A new version of the show will begin airing for an audience that, less than a decade ago, didn’t exist: children displaced by the war in Syria and their neighbors in the communities where many of the refugees have fled or sought asylum. “At this point, there are lots of 7-year-olds who were born as refugees from Syria” and remain far from permanent resettlement.
…Since the start of the conflict, in 2011, nearly seven of every 10 residents of Syria have been forced from their homes. More than 11 million have fled to unfamiliar parts of Syria or to the countries across its borders, with only around 150,000 permanently resettled. They are now the largest displaced population in the world.
…Parents often carry the trauma of forced migration with them in unexpected ways, and a childhood of makeshift housing, isolation from an extended community of familiar faces, and few safe places to play can affect not only children’s behavior and learning skills but also brain development, gene expression and the ability to build the fundamental tools of resiliency. “It can be very hard to moderate, or to cope,” said Sherrie Westin, Sesame Workshop’s president of social impact and philanthropy. Preliminary research conducted in Jordan and Lebanon found that displaced children have trouble finding the language to express their emotions. They describe what they feel only very broadly: sad, happy, scared.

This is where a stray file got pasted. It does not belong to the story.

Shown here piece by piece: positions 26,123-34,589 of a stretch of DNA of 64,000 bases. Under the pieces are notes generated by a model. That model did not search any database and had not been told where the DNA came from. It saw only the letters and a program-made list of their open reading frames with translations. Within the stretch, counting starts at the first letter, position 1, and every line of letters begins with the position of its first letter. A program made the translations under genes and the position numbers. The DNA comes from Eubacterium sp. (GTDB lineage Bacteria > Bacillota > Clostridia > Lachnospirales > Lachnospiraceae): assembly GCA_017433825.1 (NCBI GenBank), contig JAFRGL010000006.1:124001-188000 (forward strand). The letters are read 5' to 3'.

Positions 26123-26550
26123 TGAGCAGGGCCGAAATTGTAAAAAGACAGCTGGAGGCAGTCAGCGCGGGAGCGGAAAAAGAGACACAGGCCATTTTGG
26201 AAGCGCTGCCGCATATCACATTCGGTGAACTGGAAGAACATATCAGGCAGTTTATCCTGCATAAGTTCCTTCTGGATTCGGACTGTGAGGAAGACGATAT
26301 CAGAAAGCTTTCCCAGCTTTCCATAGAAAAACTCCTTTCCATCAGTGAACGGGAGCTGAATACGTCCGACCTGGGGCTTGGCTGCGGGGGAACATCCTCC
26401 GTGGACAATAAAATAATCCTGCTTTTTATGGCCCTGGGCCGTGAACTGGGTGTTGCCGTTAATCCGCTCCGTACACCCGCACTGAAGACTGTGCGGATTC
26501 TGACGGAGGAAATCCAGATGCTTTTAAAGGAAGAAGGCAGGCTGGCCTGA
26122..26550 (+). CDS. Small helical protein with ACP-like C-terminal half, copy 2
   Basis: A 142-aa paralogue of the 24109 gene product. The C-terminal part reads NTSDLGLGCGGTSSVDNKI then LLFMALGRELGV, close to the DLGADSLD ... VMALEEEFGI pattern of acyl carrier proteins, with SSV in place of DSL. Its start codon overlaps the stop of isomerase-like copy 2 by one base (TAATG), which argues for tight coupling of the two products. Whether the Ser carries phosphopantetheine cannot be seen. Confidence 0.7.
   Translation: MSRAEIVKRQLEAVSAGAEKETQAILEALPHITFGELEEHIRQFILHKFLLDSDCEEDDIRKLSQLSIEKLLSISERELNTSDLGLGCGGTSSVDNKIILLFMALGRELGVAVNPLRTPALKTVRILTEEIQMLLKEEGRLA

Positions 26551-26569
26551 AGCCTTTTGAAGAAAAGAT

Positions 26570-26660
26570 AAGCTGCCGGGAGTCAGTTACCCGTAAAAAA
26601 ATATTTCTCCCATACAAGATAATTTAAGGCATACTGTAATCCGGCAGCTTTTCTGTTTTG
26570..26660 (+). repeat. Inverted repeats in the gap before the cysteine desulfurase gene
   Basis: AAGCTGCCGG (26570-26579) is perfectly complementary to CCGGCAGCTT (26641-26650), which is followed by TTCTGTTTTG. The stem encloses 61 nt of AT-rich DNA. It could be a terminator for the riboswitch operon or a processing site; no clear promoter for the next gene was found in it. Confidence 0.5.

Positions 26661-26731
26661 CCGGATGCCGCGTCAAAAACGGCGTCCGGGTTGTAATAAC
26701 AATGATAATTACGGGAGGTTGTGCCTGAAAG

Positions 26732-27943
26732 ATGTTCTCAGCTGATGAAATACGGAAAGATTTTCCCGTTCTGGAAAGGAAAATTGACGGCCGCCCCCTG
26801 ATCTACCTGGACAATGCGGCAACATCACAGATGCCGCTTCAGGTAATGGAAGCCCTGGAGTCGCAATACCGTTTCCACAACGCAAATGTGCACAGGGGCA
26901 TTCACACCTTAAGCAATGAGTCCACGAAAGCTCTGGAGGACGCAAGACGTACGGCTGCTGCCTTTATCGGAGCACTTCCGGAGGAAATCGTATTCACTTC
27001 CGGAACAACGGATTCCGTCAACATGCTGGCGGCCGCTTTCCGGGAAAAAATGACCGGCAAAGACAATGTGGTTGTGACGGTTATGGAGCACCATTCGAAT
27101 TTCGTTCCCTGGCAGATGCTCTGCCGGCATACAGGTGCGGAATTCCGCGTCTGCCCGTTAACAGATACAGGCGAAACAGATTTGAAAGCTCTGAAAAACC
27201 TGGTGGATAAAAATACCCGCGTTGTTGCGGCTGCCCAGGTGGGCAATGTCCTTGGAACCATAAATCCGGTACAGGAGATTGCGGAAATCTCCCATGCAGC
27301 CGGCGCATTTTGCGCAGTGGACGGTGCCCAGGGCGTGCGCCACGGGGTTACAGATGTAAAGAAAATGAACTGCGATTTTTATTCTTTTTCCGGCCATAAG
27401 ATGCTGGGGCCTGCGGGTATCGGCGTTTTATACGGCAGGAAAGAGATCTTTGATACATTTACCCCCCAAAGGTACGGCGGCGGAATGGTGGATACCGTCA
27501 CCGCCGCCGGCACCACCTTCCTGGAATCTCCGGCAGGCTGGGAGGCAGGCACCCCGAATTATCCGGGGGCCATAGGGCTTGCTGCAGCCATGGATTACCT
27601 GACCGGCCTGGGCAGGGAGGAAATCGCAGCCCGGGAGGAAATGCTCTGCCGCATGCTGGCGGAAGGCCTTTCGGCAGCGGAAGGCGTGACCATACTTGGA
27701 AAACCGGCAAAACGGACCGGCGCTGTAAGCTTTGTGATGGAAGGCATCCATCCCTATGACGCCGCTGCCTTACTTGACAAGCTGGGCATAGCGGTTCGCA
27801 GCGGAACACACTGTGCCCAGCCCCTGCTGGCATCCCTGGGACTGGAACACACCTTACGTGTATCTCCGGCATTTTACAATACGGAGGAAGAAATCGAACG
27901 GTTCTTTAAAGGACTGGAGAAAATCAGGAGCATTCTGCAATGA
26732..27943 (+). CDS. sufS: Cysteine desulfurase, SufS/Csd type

The show will focus on identifying and managing emotions, and will be coupled with thousands of outreach workers going to clinics, community centers, homes and other gathering spaces in the four countries, where they will meet with children, parents and caregivers to provide support and extend many lessons of the series.
…Just as American “Sesame Street” teaches counting and the alphabet before deeper literacy and numeracy, the new series, called “Ahlan Simsim,” or “Welcome Sesame,” will start with the basics. “We want this first season to dive into identifying different emotions, like frustration and anger, nervousness and loneliness, fear,” Scott Cameron, an executive producer at Sesame Workshop, said. “But we also have to make that entertaining. And we have to do that without, in the case of fear, terrifying the kids.”
…We want this project to be a model for humanitarian response not just in the Middle East,” Ms. Westin added, “but for refugee children wherever they may be.”